Though I had competed intermittently at local clubs throughout most of my adult life, I never believed that I was up to the task of competing at a national level. However, after reading the article and considerable urging by my wife, I called the MWR office at Randolph Air Force Base the next day. I managed to wrangle an invitation to the upcoming tryouts, but I humbly admit that their gracious invitation was certainly based on my rank of Colonel, rather than any personal shooting accomplishments.

At the time, all team members and tryout competitors were enlisted personnel serving as instructors. That year’s weeklong camp was conducted at Lackland Air Force Base in San Antonio, Texas. The intention of the camp was to identify a 10-person team for the coming year (a five-member primary team and a five-member developmental team). Of the 20-odd contenders who reported to the camp, nearly half had been on the previous year’s team and had recently returned from Camp Perry.

Needless to say, my only goal was to not embarrass myself.

Much to my surprise, after completing the selection process, I qualified. I finished in sixth place—the top scorer on the second-string team.

That 1987 training camp was conducted by the team’s coach, Ralph Talbot, a retired member of the U.S. Army National Shooting Team and holder of several national records. After observing my ability at the National Match Course, firing my personal hardball gun, the coach asked me to complete it again using his ball gun. My groupings immediately improved. Apparently, my gun had “shot loose” over the years.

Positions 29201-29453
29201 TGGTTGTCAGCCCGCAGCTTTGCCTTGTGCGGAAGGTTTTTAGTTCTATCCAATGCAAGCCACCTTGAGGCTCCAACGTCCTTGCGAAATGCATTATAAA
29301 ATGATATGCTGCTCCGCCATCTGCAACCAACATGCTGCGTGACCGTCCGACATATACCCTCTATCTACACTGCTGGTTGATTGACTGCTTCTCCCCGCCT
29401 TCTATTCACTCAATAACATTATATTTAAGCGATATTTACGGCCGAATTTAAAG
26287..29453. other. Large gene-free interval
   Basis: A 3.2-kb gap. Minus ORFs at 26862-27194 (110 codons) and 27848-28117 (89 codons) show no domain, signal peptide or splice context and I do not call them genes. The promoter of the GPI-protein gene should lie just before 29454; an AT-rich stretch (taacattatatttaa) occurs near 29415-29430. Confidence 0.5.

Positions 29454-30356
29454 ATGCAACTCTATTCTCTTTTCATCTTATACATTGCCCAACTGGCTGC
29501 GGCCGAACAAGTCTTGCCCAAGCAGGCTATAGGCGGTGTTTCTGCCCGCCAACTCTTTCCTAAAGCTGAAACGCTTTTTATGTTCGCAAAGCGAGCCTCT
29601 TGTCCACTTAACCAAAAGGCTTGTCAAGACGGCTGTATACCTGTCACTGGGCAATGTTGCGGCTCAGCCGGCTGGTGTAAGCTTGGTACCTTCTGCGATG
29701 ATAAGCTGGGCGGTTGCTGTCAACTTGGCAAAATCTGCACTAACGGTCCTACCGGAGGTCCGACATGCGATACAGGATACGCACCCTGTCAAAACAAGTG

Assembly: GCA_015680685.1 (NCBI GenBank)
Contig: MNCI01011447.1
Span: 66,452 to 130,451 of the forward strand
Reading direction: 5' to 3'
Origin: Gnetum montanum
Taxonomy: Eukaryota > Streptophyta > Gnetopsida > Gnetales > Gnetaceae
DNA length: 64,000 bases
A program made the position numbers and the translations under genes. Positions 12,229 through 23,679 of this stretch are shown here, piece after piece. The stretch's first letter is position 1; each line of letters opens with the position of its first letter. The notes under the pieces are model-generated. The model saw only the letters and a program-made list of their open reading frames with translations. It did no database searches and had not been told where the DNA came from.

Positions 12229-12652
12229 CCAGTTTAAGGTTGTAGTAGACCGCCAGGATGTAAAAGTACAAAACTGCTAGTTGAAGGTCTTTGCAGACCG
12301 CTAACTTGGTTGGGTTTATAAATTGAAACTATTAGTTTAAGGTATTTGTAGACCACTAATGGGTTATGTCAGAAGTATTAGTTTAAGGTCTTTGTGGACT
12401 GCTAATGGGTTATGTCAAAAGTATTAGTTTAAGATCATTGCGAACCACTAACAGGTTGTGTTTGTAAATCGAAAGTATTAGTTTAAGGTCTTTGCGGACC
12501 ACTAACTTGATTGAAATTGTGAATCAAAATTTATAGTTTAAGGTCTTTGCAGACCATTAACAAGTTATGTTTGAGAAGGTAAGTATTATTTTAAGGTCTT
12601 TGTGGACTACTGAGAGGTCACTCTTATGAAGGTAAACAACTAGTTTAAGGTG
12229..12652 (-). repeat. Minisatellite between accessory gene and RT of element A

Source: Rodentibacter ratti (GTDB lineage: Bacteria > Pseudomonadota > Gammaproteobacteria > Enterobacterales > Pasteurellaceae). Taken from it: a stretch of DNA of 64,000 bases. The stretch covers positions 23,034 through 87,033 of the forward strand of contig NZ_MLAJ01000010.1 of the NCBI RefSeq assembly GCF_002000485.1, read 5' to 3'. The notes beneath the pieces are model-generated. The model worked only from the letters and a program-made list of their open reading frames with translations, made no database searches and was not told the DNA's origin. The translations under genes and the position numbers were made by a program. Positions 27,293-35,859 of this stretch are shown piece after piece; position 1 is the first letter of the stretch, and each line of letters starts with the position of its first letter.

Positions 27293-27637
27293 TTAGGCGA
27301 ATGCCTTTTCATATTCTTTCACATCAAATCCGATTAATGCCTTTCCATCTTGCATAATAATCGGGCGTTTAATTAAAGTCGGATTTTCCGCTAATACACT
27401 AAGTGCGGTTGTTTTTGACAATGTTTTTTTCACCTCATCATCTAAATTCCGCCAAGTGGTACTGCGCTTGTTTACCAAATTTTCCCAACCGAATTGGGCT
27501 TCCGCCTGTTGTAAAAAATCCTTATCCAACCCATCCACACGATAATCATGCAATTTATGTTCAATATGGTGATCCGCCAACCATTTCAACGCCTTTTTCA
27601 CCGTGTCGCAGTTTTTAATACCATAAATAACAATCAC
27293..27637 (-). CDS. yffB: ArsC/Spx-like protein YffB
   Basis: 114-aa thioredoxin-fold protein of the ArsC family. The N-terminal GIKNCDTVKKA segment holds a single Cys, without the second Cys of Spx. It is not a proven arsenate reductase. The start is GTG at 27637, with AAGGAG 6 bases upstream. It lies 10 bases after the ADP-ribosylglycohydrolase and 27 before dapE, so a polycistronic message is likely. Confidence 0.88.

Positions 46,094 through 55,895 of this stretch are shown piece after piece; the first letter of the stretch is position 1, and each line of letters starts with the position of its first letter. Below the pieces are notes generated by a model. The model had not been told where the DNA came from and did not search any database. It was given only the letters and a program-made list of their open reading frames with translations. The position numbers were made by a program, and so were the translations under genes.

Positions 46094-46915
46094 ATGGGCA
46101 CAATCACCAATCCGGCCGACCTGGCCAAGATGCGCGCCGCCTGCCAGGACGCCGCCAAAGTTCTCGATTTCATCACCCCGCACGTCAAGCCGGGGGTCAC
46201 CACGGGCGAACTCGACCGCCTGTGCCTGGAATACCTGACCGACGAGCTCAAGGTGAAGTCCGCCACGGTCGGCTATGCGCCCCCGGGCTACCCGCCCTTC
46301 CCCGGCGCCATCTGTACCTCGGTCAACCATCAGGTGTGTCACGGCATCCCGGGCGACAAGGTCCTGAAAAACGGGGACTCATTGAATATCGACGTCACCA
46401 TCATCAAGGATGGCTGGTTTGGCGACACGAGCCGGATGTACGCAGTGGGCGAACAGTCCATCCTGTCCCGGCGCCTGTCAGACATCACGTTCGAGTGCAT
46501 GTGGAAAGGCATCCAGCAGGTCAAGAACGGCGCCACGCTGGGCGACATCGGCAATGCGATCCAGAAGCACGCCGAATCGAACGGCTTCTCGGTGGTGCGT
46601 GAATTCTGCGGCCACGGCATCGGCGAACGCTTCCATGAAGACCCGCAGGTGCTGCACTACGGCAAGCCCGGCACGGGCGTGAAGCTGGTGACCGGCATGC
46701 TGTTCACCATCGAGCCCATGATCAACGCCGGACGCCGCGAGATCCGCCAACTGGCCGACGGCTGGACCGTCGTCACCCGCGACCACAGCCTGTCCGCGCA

As a result, he authorized me to be issued an AFPG ball gun for the 1988 season, while the Lackland Air Force Base gunsmith shop rebuilt my personal ball gun to a level of precision suitable for national competition. I had acquired my gun from Paul Mazerov, a lifelong friend who had taught me how to shoot.

A decorated Korean War combat Marine, Paul was a retired Colonel and one of the prime movers in my life. That National Match gun was originally built for him by USMC gunsmiths at Quantico two decades earlier. It was stamped with his service number, and is still one of my most prized possessions.

I competed with Paul’s team in the Pittsburgh Metropolitan Police Revolver League during my final two years of Dental School. In 1987, I located what would become my “Magic Ball Gun” at a pawn shop in Reno, Nev. It was comprised of an excellent Colt M-1911A1 receiver and a mint Union Switch and Signal slide. After removing that rare slide, I gave the pistol to the Gunsmith Shop at Lackland AFB to build me a premium-grade gun.

Master Gunsmith Bill Moore replaced all the partsm except the original receiver with carefully fitted National Match parts. Upon completion, he stamped the gun with “AFPG” and his “XX” mark. The AFPG guns that were issued to the original Air Force team members had to be returned when that member left the team or retired. The latter-day team members already owned their guns and so did not have to return them upon leaving the team, despite any accuracy efforts invested in them by the Air Force Gunsmith Shop.